My interest in the Medicare appeals process is fairly new, however I have long been dedicated to the importance of documentation in the clinical setting. As the RAC process has become a pressing issue with management and administration, I’ve found I enjoy organizing, researching, and contributing however I can. I am actively involved in medical record reviews, letter writing, and developing a definitive process for addressing reimbursement denials. My contributions at this juncture are focused on study and review of the Medicare Manuals and the integration of this information into the appeal letters.
My experience thus far, working closely with my Director of Rehab, Amy McCarthy, has revealed a great opportunity for our company to develop a comprehensive RAC process.
What we have started to develop is a system of checklists, review grids and timelines in order to help organize the (exhaustive) breadth of information that is involved in a review or appeal. In my opinion, a rigorous response to the initial Additional Documentation Review (ADR) is required. A serious and multi-discipline review of the entire medical record is needed from the beginning, with specific attention directed to documented skilled services (nursing and therapy). With an excellent review of the medical record, we have the opportunity to write a statement or position letter, bulleting where the documentation supports medical necessity at the level billed. In my opinion, if we can present an organized, comprehensive medical review in response to the ADR, there is a greater likelihood of a favorable response. At the very least, having done significant review at the ADR level, the next steps in the appeal process will become easier.
The technical detail of what Medicare is reviewing can be overwhelming. There are several opportunities in the record that can flag for a technical denial, like a missing Physician certification, illegible documentation or single document missing from the ADR. At the clinical level, what has become apparent in my review of medical records is the lack of skilled language supporting medical necessity. We as clinicians have now heard this countless times, gone through multiple trainings, and have been drilled on the importance of this. Fortunately with the use of electronic documentation, this has become easier to “build” our notes, wrought with skilled language and rationalizations. Utilizing the resources we have to make our documentation strong is imperative to favorable findings in the future. In my opinion denials for services at the SNF level will continue across payors, and definitely become more voracious as the rehabilitative healthcare environment evolves. Therefore it is a challenge (and kind of fun!) to make sure our services are undeniable to the people that we serve.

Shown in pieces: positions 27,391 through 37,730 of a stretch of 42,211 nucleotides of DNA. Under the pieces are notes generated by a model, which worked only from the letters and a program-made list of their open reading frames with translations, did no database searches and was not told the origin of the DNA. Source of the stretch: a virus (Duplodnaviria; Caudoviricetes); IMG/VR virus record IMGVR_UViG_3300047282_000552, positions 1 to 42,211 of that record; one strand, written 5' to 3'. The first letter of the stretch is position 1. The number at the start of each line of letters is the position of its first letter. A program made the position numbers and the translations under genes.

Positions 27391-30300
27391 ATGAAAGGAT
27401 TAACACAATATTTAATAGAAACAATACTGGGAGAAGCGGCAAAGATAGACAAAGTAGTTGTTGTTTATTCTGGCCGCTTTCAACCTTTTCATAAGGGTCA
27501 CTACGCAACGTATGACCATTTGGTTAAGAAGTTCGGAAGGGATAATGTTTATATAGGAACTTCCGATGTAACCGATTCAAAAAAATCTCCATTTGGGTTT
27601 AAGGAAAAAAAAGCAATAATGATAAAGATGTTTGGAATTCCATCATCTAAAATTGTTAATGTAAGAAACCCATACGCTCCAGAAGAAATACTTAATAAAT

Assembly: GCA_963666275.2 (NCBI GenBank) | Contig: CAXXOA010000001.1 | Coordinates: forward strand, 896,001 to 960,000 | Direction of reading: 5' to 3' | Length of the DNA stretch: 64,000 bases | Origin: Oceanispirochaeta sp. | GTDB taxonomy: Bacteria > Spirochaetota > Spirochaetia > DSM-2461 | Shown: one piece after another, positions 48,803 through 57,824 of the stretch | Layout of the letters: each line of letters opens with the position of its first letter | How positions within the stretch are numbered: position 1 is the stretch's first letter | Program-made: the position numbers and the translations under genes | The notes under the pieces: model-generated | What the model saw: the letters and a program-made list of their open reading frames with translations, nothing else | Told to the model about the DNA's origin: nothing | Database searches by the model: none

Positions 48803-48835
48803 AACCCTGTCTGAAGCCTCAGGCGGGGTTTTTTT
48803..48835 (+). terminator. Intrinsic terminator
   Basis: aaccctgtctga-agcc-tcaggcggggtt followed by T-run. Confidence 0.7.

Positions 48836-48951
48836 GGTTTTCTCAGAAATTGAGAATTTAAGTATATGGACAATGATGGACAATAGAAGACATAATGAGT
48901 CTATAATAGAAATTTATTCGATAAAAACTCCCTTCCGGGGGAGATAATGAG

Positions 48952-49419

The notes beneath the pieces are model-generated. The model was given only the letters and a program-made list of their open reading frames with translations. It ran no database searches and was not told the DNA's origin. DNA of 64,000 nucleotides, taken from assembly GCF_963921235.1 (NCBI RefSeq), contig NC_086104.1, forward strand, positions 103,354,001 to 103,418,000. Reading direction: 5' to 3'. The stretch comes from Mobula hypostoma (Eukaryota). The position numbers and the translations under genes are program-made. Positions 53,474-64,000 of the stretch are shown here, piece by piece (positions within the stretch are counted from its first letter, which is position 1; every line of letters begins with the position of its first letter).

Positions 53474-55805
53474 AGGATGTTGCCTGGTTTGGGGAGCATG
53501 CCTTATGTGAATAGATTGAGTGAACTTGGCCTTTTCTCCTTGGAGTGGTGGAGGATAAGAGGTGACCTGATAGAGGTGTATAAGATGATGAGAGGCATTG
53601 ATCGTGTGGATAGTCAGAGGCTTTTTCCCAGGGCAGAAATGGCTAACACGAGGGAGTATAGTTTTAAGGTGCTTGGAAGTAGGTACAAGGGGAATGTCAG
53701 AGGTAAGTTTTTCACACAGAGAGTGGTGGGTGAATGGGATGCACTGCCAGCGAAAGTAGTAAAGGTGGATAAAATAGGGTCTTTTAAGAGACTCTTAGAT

I am currently pursuing additional certification to be a Resident Assessment Coordinator (RAC-CT) in order to integrate the nursing side of skilled service (including MDS and Care Assessments) with the therapy side of skilled service (PPS coding and RUGs). With this certification I hope to bring a larger scope of understanding to clinicians involved in the RAC process in their buildings. I am excited to help Infinity become a leader in this area.
Melissa Fryer MA, CCC-SLP has been a Speech Pathologist with Infinity Rehab since 2006. Her primary facility is Village Healthcare in Gresham, Oregon, but she has worked at multiple facilities in Oregon and Washington since starting with the company. Melissa is passionate about interdisciplinary treatment and making the practice of speech pathology in SNF’s as functional and holistic as possible. Melissa is an active Clinical Instructor and Mentor to Clinical Fellows.